The global Coronavirus pandemic is increasingly affecting the livelihood of millions of smallholder farming families in coffee producing regions. With more than half a million cases up to date, Brazil has the second-highest number of cases worldwide. For Hanns R. Neumann Stiftung (HRNS) do Brasil, partnerships with local governments, industry partners, and public and private organizations have always been fundamental. Once COVID-19 hit, it was quickly clear that these partnerships would play a vital role in HRNS do Brasils’ project intervention region, Minas Gerais.  

“COVID-19 is increasing the uncertainty among farming families. Will we be able to harvest and sell all of our coffee? Will prices be adequate? These are all questions being asked by smallholders and our global team, among other concerns”, admits Elio Cruz, HRNS do Brasil Country Manager. “However, to ensure continued support, we are adapting our work based on health and government regulations, analyzing where farmers stand during the crisis and how HRNS can help secure the incomes of farmer households. It is our responsibility to help them find long-term solutions” he states.

Addressing farmers’ current needs and challenges became a top priority during the early stages of the pandemic. The team quickly recognized that they wouldn’t be able to work with farming families the way they used to. With COVID-19 disrupting work plans and resulting in additional risks for farmers and their families, the question became, how are we going to reach and provide them with support?

HRNS do Brasil was facing two major challenges. First, most of the work with smallholder families usually takes place in coffee farms while trainings rely on field activities. The team knew it would be key to switch to online platforms and set up adequate communication channels together with farmer organizations to stay connected. Secondly, HRNS recognized that providing farmers with valuable services such as workshops and agronomy trainings online, required access to updated resources, technical videosnand other written documents.


HRNS Brazil receives support from stakeholders

“All of this wouldn’t be possible without the ongoing commitment and collaboration with our partners”, states Cruz. HRNS do Brasil rapidly reached out to its network of stakeholders across the coffee value chain to successfully carry out these activities.

The Council of Coffee Exporters of Brazil (CECAFÉ), worked alongside of HRNS to set up WhatsApp groups so that farmer organizations can receive health information and instructions on how to take part in online trainings. “HRNS has been a long-term strategic partner of CECAFÉ. Coffee farming families are in urgent need of support from the coffee sector. We will continue to set up communication channels for farmer organizations and deepen our partnership to overcome these challenges” said Lilian Vendrametto, the Sustainability Manager of CECAFÉ.

HRNS do Brasil is working with an extensive group of partners that have contributed to the strengthening of farming families and their communities during this time. Institutions such as the National Rural Learning Service of Minas Gerais (SENAR MG) and the Federation of Agriculture of Minas Gerais (FAEMG), plus Universities and nonprofits such as the Federal University of Lavras (UFLA), University of the Fraser Valley (UFV), and Global Coffee Platform (GCP), have provided reliable information about the spreading of COVID-19 at a regional level to share with farmers and a wide range of digital resources being used as training material.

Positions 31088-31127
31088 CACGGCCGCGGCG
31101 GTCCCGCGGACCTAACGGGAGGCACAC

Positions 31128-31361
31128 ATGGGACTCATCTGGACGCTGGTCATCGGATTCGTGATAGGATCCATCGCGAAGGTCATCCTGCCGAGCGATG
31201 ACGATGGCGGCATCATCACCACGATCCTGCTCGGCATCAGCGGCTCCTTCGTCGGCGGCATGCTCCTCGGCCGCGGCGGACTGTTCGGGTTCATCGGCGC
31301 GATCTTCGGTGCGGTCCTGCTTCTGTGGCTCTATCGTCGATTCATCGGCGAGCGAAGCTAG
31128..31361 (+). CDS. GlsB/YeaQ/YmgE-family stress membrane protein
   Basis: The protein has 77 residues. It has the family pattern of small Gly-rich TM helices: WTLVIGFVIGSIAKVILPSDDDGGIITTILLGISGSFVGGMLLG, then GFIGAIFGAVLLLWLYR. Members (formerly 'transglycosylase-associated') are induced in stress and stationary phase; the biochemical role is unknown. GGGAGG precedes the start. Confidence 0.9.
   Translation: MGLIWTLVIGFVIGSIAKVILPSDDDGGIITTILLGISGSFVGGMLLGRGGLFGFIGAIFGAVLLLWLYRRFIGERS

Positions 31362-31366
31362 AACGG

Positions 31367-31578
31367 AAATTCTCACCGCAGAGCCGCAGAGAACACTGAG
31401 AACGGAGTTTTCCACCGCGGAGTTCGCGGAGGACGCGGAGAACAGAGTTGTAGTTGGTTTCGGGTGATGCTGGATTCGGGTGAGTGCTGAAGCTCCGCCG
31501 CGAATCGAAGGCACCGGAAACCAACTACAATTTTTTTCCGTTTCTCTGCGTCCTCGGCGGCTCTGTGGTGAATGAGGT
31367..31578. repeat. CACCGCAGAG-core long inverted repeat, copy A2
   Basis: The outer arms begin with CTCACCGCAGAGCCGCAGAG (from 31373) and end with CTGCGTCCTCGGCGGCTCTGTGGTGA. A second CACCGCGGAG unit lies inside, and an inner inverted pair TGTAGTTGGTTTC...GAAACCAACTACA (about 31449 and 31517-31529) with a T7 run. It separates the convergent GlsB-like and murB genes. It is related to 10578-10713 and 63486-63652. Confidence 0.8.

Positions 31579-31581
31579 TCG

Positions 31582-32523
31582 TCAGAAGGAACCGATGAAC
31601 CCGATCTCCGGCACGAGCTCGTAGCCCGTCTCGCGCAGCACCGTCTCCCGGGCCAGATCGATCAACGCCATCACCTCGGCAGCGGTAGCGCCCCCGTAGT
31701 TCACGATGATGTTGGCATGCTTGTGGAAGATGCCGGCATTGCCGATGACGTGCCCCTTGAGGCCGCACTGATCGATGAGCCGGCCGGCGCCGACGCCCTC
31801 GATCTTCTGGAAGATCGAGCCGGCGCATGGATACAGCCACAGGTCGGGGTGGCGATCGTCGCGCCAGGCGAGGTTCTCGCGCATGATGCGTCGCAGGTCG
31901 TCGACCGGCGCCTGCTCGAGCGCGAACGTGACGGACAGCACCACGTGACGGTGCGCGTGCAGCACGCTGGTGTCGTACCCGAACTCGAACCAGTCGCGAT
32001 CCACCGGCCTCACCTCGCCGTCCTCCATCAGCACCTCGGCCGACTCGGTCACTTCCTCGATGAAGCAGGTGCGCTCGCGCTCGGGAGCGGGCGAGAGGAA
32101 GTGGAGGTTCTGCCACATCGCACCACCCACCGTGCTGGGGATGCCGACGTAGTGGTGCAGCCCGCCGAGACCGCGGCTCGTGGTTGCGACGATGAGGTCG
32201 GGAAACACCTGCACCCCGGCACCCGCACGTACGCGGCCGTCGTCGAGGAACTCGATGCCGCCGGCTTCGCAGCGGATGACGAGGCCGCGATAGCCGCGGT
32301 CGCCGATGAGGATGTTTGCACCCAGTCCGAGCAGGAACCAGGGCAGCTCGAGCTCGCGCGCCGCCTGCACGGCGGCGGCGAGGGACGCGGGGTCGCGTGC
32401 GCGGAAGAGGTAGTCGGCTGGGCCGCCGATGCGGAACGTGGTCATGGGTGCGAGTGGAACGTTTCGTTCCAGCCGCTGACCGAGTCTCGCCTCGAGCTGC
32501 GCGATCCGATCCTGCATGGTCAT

These include, technical videos and pamphlets on the topics of access to finance, climate change, integrated management of pests and diseases, as well as harvesting and post-harvesting to name a few. These resources have been shared with farmers and producer organizations remotely through live video conferences and other communication channels. Because of that, important knowledge is still being spread despite COVID-19.

“With the new harvest coming up soon, I’m pleased to know that we’ve found a quick way to equip farmers with immediate information so they can prevent the spread of COVID-19, and continue to be productive on their farms” says Celso Furtado Junior, Planning Coordinator of SENAR MG. “However, challenging times are ahead. We are currently the second-highest nation in COVID-19 deaths. We need to make sure that all of the information we have available is shared. Farming families urgently need it.”


Unity is key

Farming communities and organizations we are working with are overcoming COVID-19 with greater proactivity and knowledge thanks to the support of our partners and all of the information they’ve made available” says Cruz. HRNS has witnessed an increasing sense of support among institutions, coffee organizations, families, and members of the community. “Farmer organizations are willing to make sure everyone else in their community is also being supported.” Cooperativa Felix, a farmer organization supported by HRNS in Minas Gerais, recently brought together all women in their community to make face masks and distribute them to hospitals in the region as a mean to increase their protection against COVID-19.

Face mask production by community members in Cooperativa Felix

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